Mystery deaths halt Bengal tiger tracking plan
DHAKA (AFP) ? Wildlife rangers in Bangladesh said Saturday they have stopped tracking Royal Bengal tigers due to the mystery death of two of the critically endangered big cats who were fitted with radio transmitters.
The first tiger was found dead in 2006, while the second is missing but reported to have “become frail after the fitting of a radio collar,” according to top forest official A.K.M Shamsuddin.
“We have ordered a probe into the deaths. But in the meantime, we have suspended the project as some experts said the fitting of the radio collar could have hastened their deaths,” he said.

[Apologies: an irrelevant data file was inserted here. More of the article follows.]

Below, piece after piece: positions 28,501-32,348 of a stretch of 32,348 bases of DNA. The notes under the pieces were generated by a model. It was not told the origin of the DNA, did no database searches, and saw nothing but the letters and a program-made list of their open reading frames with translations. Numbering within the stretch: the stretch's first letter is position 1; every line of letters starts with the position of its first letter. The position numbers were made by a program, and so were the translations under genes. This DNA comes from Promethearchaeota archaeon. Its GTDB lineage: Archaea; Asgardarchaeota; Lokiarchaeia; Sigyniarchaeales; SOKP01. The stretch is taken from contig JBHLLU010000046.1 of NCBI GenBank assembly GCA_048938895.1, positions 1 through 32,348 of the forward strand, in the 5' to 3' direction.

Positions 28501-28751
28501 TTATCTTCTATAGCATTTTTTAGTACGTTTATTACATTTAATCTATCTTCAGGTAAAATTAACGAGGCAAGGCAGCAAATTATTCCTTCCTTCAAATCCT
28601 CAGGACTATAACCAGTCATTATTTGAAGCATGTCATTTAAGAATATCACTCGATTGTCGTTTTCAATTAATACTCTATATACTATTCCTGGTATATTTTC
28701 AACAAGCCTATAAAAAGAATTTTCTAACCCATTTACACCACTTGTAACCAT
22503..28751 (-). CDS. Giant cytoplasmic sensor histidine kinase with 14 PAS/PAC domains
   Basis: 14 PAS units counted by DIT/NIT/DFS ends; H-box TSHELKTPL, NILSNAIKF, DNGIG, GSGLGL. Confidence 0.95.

The deaths and halting of the project, supported by the United States, is a major blow to efforts to learn more about the animals.
Little is known about the habits of an estimated 668 Royal Bengal tigers living in the Sunderbans, the world’s largest mangrove forest and a United Nations heritage site that stretches along India’s eastern coast to Bangladesh.
Experts have estimated that only 5,000 to 6,000 Royal Bengal tigers are left in the world, down from about 100,000 in 1900.
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